· One final thought for now. Go to conventions and conferences. Even ones you may not necessarily want to. These are great places to network with like-minded people. The network of youth pastors that I have now have been my shoulders to lean on during my ministry time. Some of them have grown into wonderful mentors that can speak wisdom into my life and ministry. Give them the freedom to do just that, have a few people that you can rely on to speak the truth into your life…even if it hurts sometimes. We all need our card pulled sometimes and it is much easier coming from someone that you have a close relationship with and not just someone taking pop-shots at you from the peanut gallery. Networks of friends help you make it through the peanut gallery days.
The majority of us in the United States have clean, cheap tap water running out of a fixture somewhere in our homes. Some of us have just a normal, run of the mill faucets…others have fancy waterfalls that run into bowls that seemingly have no outlet for the drain…yet, the water goes somewhere. I am thinking it indeed does go somewhere, but that is just a hunch.
I look in my cabinets and I can find at least 15 containers that my family uses to carry water, kool-aid, chocolate milk, or the solid chunks of smelly stuff that appears when you leave that container of said chocolate milk hidden behind a car seat in the car for a few weeks. I can also buy a crazy amount of neatly packaged bottled water at any store or quick-stop I go into.
Here’s the thing. When I need water. I get it. I don’t have to walk far for it. I get it. I don’t have to wait in line. I get it. I don’t know the first thing about what it is like to go with out. Yet, often I think, pray, wonder about those precious men, women, and children around the world that have to struggle to get something that seems so simple, clean drinking water.Continue reading
For the past several weeks I have had the opportunity to be shadowed by some new friends from Germany. Jens and Steffi attend a Bible College in Germany that requires them to serve a 7 week internship each year. Tobias, a great friend from Germany, knew Jens and Steffi and contacted me about hosting them at our church. Good idea. If all of Germany’s Youth Ministry oriented people are as quality as Jens and Steffi, then they have a very bright future!
I wanted to share a few thoughts in regard to Mentoring that I have been reminded of at this point.
- Know why you do what you do. Jens asks questions…actually that is an understatement. He asks a lot of questions. So there are many things that I do during the normal day-to-day routine that I just take for granted. Having him around has helped me to evaluate everything I do on a step-by-step basis. It has helped me to streamline my normal routine.
- Learning and applying things to your life is only part of the process. Evangelism has not taken place until discipleship has taken place. The same goes for mentoring. All the knowledge from peers/reading/studying/observing does not mature in value until you share that with others. There is no such thing as “turf” in ministry.
- Be transparent. Share the mistakes with the wins! Revisiting past failures has been helpful to me and Jens as well. No one is perfect, don’t try to be.
- Network! I don’t know all the answers, I don’t even try to pretend. But I have some great friends in ministry that have some answers as well and a world of knowledge to share. So while you are mentoring, use your resources. I have scheduled many meets with peers to allow them to see ministry on many different levels: from University Professors to Youth Pastors working in other churches, both large and small. It is great for them to see servants at work and at play.
- Evaluate. Know what you both want to accomplish. From the beginning there needs to be a game-plan for what needs to be accomplished. 7 weeks goes by fast…as does any length of time for mentoring. Don’t get caught trying to fit it all in the last week. Both of you will end up not liking ministry or each other very much.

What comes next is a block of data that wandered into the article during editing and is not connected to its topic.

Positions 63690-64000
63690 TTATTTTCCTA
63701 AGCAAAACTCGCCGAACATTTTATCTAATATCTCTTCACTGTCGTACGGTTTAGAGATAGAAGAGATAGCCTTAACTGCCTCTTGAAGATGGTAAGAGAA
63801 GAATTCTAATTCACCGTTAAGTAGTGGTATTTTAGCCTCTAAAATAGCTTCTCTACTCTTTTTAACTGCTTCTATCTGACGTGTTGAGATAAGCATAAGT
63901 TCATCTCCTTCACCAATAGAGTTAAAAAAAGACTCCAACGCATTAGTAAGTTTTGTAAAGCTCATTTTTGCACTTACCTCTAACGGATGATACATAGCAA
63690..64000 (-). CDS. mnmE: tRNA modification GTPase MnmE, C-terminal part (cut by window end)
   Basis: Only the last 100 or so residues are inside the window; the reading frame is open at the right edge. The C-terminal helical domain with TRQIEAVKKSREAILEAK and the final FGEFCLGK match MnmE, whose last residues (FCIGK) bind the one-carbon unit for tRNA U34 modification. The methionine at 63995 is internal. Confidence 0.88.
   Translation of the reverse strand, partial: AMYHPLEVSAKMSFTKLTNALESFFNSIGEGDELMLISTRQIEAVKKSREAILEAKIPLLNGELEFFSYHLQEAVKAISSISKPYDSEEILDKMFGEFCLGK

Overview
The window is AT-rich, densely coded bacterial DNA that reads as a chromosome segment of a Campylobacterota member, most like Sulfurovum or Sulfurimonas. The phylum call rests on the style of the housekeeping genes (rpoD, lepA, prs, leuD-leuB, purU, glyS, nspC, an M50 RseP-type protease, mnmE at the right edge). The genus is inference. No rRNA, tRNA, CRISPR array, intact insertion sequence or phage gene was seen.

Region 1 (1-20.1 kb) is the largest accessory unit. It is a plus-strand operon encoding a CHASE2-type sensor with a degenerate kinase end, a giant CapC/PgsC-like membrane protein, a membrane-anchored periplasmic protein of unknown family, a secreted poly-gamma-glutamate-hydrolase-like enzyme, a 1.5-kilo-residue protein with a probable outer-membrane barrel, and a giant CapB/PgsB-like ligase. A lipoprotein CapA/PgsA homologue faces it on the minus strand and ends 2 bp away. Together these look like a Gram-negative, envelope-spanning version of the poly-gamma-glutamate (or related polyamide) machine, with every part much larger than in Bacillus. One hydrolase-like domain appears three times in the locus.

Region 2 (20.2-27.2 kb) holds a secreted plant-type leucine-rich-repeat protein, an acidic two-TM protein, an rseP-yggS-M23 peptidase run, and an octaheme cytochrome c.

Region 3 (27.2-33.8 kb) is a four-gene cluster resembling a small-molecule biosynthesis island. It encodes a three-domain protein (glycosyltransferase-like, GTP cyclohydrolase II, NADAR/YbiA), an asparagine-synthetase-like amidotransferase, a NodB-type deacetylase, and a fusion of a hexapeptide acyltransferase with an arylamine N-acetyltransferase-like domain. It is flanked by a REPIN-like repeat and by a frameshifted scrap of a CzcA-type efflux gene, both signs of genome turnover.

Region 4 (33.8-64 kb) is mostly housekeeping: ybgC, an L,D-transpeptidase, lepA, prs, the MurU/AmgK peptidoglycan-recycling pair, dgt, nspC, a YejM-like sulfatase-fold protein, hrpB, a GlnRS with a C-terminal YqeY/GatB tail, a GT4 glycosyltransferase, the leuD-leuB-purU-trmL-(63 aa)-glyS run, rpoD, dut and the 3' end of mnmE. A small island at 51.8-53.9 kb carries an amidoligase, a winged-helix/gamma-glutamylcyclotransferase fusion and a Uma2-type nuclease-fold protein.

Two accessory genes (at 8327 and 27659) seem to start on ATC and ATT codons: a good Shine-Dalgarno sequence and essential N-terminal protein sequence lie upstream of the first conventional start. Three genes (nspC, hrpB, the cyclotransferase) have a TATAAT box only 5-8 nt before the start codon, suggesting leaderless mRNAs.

- Realize that it takes a lot of time. So be patient and calm. Don’t get overwhelmed with the feeling that someone is just following you around.
- Have fun. Life is too short not to. Enjoy the time you have together. Realize we are serving with the kingdom in mind.
I will be having Jens write about his stay and what he learned while in the States. Pray for him and Steffi as they endeavor to serve in Germany.
- Another great resource from the guys and gals at YouVersion!
- Whatever we can do to get more people (young and old) to read more scripture…this is a great resource.
- You can download this video and play for your students or church-wide.
If you’re interested, you can download the video in various formats here.
- What a great illustration of how student ministry is a little bit different.
- Well done video YS. Bravo.
Even though it is just June… the wickedly cool Youth Specialties Blog has come up with a list of the top Youth Ministry Blogs out there in cyberspace. There are more and more YMBlogs out there now and I would consider us all friends…even though most of us have never met. Several of them are new to me and I wanted to pass the list along to those of you that may not have YS Blog on your “things to read” list.
*side note on tracking info about your blog: I love looking at the data from my blog. I use Google Analytics and it gives a ton of stuff that I use and a whole bunch of stuff that I have to get my friend David Summers to explain…but my favorite is the humbling “Map Overview”.
The “Map Overview” gives me a peek at the locations of those that click on my Blog. It kind of brings to light exactly how small the world really has become. Other quick looks at unique visitors and what content is drawing the most interest is the bomb. You may want to check it out if you are looking for ways to track your info.
I am glad that YS spent some time stalking some of the best blogs out there and helped compile a list like this…it cuts my time down considerably when I can just add these blogs to my Google reader. Top Drawer my friends. I don’t think of it as a competition thing and I don’t even need the info broken into other categories…just the pooling of resources is great. Good things happen when we challenge one another to do a better job at sharing our faith and living it out right in front of our students. It can get overwhelming though, I even got cheesed recently when I read something on Jeremy Zach‘s blog, it made me mad and I was about to write a comment or send him a note on Facebook when I realized that I agreed with him…whew! Near miss there. I realized that I needed to take a break and go kiss my kids. Keep up the good work and keep spreading the good news around. DVS